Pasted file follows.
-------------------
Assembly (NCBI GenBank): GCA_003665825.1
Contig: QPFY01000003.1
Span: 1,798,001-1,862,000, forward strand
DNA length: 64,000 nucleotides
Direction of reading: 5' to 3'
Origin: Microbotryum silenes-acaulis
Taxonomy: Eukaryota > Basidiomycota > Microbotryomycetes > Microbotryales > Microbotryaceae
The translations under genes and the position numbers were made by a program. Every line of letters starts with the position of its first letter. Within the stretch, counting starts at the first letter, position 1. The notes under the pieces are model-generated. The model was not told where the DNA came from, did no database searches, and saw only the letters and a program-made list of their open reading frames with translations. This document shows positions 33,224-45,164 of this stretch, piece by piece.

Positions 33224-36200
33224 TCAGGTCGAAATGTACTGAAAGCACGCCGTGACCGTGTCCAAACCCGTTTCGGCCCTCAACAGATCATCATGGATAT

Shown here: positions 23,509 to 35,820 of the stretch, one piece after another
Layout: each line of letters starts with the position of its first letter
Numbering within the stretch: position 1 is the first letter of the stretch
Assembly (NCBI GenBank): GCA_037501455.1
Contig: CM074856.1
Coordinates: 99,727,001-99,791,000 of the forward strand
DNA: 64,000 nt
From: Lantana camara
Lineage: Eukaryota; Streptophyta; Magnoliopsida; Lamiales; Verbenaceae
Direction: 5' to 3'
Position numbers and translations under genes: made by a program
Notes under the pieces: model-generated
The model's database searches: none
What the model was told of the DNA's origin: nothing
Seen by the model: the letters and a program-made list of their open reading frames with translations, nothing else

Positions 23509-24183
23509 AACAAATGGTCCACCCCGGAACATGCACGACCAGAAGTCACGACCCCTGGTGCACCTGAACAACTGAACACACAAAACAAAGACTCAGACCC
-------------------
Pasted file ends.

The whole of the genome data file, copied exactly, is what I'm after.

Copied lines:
Assembly (NCBI GenBank): GCA_003665825.1
Contig: QPFY01000003.1
Span: 1,798,001-1,862,000, forward strand
DNA length: 64,000 nucleotides
Direction of reading: 5' to 3'
Origin: Microbotryum silenes-acaulis
Taxonomy: Eukaryota > Basidiomycota > Microbotryomycetes > Microbotryales > Microbotryaceae
The translations under genes and the position numbers were made by a program. Every line of letters starts with the position of its first letter. Within the stretch, counting starts at the first letter, position 1. The notes under the pieces are model-generated. The model was not told where the DNA came from, did no database searches, and saw only the letters and a program-made list of their open reading frames with translations. This document shows positions 33,224-45,164 of this stretch, piece by piece.

Positions 33224-36200
33224 TCAGGTCGAAATGTACTGAAAGCACGCCGTGACCGTGTCCAAACCCGTTTCGGCCCTCAACAGATCATCATGGATAT

Shown here: positions 23,509 to 35,820 of the stretch, one piece after another
Layout: each line of letters starts with the position of its first letter
Numbering within the stretch: position 1 is the first letter of the stretch
Assembly (NCBI GenBank): GCA_037501455.1
Contig: CM074856.1
Coordinates: 99,727,001-99,791,000 of the forward strand
DNA: 64,000 nt
From: Lantana camara
Lineage: Eukaryota; Streptophyta; Magnoliopsida; Lamiales; Verbenaceae
Direction: 5' to 3'
Position numbers and translations under genes: made by a program
Notes under the pieces: model-generated
The model's database searches: none
What the model was told of the DNA's origin: nothing
Seen by the model: the letters and a program-made list of their open reading frames with translations, nothing else

Positions 23509-24183
23509 AACAAATGGTCCACCCCGGAACATGCACGACCAGAAGTCACGACCCCTGGTGCACCTGAACAACTGAACACACAAAACAAAGACTCAGACCC